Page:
January 31, 2013
Lanny A. Breuer, the outgoing head of the Justice Department’s criminal division, can boast of a number of prominent notches in his belt after years of government service.
He extracted guilty pleas on 14 criminal counts in the BP Deepwater Horizon oil spill case. He nailed over 100 people in a celebrated Medicare fraud case. He prosecuted members of La Costra Nostra in one of the largest takedowns of organized crime in U.S. history. And he prosecuted banks involved in rigging the global interest rate known as Libor that so far has led to almost $2 billion worth of settlements and fines.
But Breuer and his lawyers have almost nothing to show for what some say was at best a half-hearted probe of perhaps the most shameful and tawdry performance ever by Wall Street in the run-up to the 2008 financial collapse.
Breuer has argued in effect that it is difficult to prove fraudulent intent beyond a reasonable doubt in cases like this, which makes any criminal case against a high ranking corporate executive a legal high-wire act. He said the government must weigh the value of waging a long and costly criminal investigation that might not pay off against the possibility it would destabilize a financial institution, to the detriment of the employees and investors.
He noted during a speech before the New York Bar Association last September that since the 1990s, the Justice Department has had better success by agreeing to defer prosecution against corporations in exchange for an admission of wrongdoing, cooperation with the government’s investigation, including against individual employees, and payment of monetary penalties. “The result has been, unequivocally, far greater accountability for corporate wrongdoing – and a sea change in corporate compliance efforts,” Breuer said. “Companies now know that avoiding the disaster scenario of an indictment does not mean an escape from accountability.”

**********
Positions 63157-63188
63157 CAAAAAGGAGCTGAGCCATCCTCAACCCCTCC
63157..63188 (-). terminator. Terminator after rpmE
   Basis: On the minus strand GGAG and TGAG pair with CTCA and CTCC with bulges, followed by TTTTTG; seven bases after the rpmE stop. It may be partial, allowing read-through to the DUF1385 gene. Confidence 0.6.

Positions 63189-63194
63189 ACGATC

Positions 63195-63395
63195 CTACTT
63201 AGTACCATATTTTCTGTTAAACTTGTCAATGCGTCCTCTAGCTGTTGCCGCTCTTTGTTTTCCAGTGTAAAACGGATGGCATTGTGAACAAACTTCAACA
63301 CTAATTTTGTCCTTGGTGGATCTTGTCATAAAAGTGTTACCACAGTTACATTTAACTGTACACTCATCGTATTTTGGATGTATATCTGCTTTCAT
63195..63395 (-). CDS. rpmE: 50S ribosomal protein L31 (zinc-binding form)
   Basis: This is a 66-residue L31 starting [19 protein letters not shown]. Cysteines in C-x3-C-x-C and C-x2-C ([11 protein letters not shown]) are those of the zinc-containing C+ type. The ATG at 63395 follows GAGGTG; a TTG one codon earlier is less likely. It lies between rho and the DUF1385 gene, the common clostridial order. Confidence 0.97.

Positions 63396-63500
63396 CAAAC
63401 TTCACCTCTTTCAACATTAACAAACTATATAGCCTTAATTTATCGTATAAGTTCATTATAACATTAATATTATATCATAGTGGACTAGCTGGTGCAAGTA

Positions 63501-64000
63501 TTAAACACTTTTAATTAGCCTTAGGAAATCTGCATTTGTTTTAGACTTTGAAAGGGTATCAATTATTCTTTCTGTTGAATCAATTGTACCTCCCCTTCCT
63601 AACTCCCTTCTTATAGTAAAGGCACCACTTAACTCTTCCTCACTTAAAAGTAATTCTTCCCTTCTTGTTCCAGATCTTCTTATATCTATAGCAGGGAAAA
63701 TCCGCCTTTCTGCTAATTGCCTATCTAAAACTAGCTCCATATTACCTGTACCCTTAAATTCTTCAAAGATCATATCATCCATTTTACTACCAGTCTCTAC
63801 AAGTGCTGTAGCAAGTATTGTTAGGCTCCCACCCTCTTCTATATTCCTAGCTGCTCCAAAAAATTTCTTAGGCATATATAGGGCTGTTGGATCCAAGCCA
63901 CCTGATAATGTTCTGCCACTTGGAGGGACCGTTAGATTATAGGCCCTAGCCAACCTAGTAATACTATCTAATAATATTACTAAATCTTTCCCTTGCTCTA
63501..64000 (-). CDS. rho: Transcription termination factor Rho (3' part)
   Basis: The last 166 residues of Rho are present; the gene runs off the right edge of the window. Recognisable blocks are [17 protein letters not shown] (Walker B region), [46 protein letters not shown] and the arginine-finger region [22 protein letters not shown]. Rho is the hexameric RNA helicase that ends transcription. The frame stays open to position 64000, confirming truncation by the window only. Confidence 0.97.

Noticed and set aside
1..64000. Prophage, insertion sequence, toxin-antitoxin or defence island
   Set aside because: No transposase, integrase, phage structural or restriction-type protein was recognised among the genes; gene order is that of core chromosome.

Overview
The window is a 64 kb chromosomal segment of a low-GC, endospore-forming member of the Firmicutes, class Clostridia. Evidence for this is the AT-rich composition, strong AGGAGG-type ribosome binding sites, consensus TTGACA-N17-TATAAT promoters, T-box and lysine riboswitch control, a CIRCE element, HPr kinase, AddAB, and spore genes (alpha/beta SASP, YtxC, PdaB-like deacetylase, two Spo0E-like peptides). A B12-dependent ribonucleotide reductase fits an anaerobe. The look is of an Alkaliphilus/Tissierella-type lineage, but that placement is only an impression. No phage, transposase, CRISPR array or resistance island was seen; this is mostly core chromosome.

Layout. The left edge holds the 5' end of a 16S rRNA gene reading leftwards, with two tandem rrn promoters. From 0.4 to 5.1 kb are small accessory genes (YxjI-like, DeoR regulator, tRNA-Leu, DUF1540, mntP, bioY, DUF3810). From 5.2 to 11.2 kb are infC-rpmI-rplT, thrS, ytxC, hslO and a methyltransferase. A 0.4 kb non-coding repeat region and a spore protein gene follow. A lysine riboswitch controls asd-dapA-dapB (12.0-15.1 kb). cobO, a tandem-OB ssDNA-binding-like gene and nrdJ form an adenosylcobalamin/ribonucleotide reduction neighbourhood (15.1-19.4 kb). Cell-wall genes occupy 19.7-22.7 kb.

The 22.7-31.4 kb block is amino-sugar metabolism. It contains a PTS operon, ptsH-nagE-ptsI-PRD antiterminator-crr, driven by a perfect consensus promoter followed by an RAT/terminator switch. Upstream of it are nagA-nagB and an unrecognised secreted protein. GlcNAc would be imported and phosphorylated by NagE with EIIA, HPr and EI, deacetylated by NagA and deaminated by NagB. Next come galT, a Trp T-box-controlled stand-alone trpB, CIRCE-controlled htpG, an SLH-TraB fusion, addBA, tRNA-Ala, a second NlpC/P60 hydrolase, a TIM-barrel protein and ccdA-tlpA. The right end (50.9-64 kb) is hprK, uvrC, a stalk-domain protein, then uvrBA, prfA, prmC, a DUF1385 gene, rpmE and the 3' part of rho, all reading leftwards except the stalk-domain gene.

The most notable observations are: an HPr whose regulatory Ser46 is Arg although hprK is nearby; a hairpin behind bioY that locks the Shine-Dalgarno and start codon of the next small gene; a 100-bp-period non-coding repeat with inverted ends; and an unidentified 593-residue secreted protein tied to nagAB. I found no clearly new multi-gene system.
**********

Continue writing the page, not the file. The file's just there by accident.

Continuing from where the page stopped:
But Breuer’s arguments about the legal and financial tradeoffs of going after the heads of some of the major banks responsible for the financial crisis haven’t satisfied his critics. And as Breuer, 54, prepares to step down from his position on March 1, two prominent U.S. senators have questioned whether executives of the half-dozen megabanks have become “too big to jail.”
The senators – Democrat Sherrod Brown of Ohio and Republican Chuck Grassley of Iowa – questioned in a letter sent to Attorney General Eric Holder on Tuesday whether the “too big to fail” status of certain Wall Street megabanks undermined the ability of the federal government to prosecute wrongdoing and led to unsatisfactory settlements and penalties. They also want to know if the government can still prosecute those banks and impose penalties on them.
“Already, the nation’s six largest megabanks enjoy what amounts to taxpayer-funded guarantee by virtue of their size, making it harder for regional and community banks to compete. Now, these megabanks may also enjoy some impunity when they violate the law by laundering money or illegally foreclosing on homeowners. Wall Street should pay the full price of its wrongdoing, not pass the costs along to taxpayers,” Brown said.